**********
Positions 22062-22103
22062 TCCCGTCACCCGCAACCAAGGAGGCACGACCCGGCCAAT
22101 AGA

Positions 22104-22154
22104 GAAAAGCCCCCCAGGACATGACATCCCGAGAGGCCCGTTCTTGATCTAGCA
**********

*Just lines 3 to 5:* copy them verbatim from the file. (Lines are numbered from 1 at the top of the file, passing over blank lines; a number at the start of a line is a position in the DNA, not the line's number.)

22101 AGA

Positions 22104-22154
22104 GAAAAGCCCCCCAGGACATGACATCCCGAGAGGCCCGTTCTTGATCTAGCA